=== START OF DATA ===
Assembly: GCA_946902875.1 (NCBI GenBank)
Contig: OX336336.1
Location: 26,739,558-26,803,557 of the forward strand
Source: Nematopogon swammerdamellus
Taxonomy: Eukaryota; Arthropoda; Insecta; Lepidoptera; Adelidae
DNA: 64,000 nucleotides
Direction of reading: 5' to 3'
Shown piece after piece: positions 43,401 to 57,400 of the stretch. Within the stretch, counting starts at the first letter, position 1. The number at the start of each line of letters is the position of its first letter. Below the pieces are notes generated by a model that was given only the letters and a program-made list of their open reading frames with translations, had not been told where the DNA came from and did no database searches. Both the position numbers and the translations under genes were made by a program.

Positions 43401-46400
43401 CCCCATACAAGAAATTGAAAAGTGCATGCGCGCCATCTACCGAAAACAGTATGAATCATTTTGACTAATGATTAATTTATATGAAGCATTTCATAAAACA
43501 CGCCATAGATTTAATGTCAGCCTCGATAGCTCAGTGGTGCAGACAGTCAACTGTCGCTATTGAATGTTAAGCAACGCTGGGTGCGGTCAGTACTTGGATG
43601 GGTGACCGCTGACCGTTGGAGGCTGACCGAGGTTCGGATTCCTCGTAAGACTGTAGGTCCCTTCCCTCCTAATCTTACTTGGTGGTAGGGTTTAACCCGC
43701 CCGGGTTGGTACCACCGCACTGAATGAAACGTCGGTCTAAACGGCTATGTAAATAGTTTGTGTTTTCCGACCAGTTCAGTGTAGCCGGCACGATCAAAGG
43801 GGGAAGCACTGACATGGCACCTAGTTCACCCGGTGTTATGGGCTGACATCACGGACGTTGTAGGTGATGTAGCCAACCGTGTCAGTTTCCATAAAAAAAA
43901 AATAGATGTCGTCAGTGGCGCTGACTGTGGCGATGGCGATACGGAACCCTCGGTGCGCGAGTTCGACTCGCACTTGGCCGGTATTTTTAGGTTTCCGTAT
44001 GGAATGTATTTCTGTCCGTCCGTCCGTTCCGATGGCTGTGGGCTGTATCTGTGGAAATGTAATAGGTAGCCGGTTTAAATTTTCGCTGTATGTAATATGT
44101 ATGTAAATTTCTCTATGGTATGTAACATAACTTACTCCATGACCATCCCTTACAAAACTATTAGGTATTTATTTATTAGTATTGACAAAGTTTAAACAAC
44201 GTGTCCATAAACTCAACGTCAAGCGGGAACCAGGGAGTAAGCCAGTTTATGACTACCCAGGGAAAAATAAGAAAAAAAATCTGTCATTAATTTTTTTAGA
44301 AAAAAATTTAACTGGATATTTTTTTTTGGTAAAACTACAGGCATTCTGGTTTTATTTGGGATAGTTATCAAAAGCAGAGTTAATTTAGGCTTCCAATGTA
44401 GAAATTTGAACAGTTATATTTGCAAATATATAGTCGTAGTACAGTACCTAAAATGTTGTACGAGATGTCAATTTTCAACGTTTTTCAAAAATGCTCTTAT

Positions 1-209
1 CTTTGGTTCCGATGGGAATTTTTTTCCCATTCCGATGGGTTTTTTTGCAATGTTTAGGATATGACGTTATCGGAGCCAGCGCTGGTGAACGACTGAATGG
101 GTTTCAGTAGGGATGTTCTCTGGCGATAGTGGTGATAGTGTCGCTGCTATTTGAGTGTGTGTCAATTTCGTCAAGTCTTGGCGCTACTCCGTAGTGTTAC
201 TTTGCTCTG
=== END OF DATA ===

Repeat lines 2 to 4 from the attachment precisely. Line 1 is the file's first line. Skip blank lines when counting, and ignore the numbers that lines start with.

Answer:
Contig: OX336336.1
Location: 26,739,558-26,803,557 of the forward strand
Source: Nematopogon swammerdamellus